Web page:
I used a recipe for a white cake from Cook's Illustrated, which is my favorite cooking magazine because they test recipes in a very scientific manner. Therefore, I figured that their white cake recipe would be the best one out there.
I followed the recipe exactly as written (or so I thought), but my cake turned out more dense and dry than I expected. Overall, my family loved the cake, but my brother did point out that it was dense. Now, there's nothing wrong with a dense cake, but I didn't want my cake to be dense. I was upset by this, because 1) I am a perfectionist, 2) I consider myself to be an advanced baker (I've been baking for nearly 20 years - wow, I'm old), and 3) I worked long and hard on making the cake look perfect (the cake itself didn't take long to make, but I made a wonderful Alphonso meringue buttercream frosting for the cake and I took a great deal of care to frost the cake perfectly with it).
On the drive back to Baltimore, I contemplated what went wrong with the cake. The answer hit me somewhere along the 50-cent-per-minute drive through Delaware: I didn't add enough alcohol. (BTW, it takes 14 minutes to drive through Delaware from NJ to MD and the toll is $7 - literally highway robbery.)
Alcohol in cakes? Yes, my friends, there is a decent amount of alcohol in a white cake, and I, in a moment of scientific ineptitude, forgot about this.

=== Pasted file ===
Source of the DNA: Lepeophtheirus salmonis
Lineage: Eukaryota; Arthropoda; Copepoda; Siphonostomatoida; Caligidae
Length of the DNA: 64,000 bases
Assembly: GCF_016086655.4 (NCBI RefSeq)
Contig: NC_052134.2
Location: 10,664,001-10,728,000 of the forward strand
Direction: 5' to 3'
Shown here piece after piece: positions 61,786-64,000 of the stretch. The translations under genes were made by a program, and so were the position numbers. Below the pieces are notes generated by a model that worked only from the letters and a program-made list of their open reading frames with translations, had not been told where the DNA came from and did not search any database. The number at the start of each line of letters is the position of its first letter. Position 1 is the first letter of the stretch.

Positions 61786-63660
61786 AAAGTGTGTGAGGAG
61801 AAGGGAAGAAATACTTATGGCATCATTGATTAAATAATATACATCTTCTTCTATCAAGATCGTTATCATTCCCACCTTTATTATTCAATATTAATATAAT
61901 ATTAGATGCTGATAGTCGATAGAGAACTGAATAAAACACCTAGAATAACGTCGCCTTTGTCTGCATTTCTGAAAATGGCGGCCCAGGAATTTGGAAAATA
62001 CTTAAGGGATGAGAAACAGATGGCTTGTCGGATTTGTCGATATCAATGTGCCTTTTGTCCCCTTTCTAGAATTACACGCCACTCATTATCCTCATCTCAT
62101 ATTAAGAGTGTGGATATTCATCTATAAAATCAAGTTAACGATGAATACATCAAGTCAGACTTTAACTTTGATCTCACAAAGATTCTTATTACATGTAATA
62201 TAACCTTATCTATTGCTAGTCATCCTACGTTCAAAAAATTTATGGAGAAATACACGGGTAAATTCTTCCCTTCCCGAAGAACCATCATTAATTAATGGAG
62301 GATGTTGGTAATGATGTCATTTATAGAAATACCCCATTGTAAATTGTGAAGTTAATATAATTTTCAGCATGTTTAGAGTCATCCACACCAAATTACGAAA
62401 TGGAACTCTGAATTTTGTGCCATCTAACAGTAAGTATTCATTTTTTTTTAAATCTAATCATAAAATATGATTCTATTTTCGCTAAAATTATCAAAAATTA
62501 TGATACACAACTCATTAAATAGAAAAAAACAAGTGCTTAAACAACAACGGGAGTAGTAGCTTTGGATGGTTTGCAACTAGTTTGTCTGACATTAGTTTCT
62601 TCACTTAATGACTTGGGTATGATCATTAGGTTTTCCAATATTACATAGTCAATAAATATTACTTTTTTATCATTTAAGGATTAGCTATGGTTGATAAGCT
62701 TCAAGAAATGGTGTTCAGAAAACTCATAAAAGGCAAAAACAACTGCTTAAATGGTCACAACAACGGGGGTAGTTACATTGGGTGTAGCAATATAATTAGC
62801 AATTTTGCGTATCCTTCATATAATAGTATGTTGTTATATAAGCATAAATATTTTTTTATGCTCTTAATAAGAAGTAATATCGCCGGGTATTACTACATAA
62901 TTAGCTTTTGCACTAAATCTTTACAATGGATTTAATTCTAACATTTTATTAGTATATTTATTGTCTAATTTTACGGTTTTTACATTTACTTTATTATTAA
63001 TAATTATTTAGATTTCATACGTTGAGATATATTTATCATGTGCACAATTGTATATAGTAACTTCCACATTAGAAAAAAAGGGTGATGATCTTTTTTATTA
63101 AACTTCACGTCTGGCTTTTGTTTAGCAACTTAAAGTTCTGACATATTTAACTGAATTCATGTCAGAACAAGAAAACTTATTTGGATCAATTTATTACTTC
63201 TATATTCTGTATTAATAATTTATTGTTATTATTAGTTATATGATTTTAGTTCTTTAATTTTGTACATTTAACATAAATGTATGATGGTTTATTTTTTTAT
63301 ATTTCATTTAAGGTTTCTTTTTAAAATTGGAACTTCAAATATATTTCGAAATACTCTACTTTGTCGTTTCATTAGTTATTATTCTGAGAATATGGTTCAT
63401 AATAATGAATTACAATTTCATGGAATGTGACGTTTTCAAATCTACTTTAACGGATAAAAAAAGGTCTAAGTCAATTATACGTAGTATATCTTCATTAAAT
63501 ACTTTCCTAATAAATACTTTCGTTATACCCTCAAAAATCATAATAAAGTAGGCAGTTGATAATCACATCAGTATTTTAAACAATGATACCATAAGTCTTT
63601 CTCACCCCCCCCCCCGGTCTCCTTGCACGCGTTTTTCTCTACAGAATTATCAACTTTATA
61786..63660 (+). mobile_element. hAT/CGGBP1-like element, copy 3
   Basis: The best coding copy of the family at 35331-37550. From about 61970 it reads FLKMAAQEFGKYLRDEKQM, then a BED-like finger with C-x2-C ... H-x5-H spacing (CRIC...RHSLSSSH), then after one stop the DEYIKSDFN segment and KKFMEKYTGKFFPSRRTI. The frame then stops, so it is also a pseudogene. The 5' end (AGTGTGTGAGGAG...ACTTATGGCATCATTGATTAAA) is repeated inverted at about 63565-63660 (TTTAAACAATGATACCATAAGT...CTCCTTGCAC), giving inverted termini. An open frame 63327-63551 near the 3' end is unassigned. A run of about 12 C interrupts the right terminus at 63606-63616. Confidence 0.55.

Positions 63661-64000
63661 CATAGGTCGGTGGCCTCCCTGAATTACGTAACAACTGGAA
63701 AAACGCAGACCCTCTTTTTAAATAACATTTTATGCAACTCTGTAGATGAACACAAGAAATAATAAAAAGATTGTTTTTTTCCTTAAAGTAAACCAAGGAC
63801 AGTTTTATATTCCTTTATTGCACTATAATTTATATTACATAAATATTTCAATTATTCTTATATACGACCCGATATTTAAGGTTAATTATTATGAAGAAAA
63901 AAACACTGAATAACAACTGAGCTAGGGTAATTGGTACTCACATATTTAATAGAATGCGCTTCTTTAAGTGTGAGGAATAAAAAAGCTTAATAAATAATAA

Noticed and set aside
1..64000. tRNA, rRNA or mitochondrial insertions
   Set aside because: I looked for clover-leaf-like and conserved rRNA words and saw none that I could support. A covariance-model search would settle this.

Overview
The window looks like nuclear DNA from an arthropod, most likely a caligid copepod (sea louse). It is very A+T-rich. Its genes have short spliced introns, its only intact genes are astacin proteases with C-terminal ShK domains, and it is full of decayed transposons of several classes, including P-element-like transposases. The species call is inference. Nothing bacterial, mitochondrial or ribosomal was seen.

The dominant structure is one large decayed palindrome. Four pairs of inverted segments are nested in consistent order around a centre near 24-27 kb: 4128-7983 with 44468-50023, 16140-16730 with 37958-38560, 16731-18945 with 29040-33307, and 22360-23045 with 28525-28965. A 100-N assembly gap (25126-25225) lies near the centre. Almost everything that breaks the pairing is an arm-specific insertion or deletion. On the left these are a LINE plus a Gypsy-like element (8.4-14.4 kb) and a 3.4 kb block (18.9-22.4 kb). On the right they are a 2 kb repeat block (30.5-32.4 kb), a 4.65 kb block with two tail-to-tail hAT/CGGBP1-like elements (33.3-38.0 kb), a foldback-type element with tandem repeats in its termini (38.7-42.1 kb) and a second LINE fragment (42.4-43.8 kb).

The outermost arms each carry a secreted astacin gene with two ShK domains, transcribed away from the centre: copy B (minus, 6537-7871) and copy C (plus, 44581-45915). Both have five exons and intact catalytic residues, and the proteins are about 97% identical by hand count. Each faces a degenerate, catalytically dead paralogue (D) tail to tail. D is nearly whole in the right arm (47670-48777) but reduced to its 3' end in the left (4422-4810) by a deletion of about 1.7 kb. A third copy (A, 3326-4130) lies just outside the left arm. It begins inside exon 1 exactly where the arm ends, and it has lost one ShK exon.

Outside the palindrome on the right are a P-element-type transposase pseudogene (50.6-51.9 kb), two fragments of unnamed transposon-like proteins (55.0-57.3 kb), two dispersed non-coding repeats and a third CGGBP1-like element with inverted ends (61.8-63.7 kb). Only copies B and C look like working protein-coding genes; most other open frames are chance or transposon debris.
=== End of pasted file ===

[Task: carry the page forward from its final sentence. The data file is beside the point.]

The Cooks Illustrated recipe calls for 2 teaspoons of vanilla extract and 1 teaspoon of almond extract. I didn't want to add those flavors to my cake (as I was adding cardamom powder and saffron), so I only added 1/4 teaspoon vanilla extract. Here's my error: I didn't add any other liquid to make up the 2 3/4 teaspoons that I omitted. This may seem trivial, but any scientist/baker knows that even a slight change in a recipe will result in an altered cake. And I am 99% sure that this omission destroyed my cake. (1% of me thinks that the temperature of my parents' oven was off, but their oven is awesome, so I'm pretty sure the temperature wasn't the reason for my cake's density.)
Tonight, I decided to make the cake again and to stick to the exact recipe. But how could I do this if I was cutting down on the amount of extracts? Easy - substitute plain vodka for the omitted extracts.
This time around, instead of adding just 1/4 teaspoon of vanilla extract, I added 1/4 teaspoon of vanilla extract and 1 tablespoon of Absolut vodka. The vodka is 40% alcohol (as compared to vanilla/almond extract's 35%); the extra 1/4 teaspoon of alcohol is negligible because the increased percentage of alcohol of the vodka ultimately results in less water in the batter. (I hope that made sense.)
The result: the cake I wanted. It was light, fluffy, moist, and, quite frankly, the best cake I have ever eaten. It was a major improvement from the dense and slightly dry cake I had made a few days earlier.
The lesson (which I should have known by now from my many years of work in a molecular biology lab): when you remove one ingredient, you must substitute an equal or very similar ingredient. In this case, I had to replace the alcohol that the large volume of extracts added, and vodka was the perfect substitute because it is flavorless and almost the same proof as extracts.
Lesson learned: booze is good for your cakes.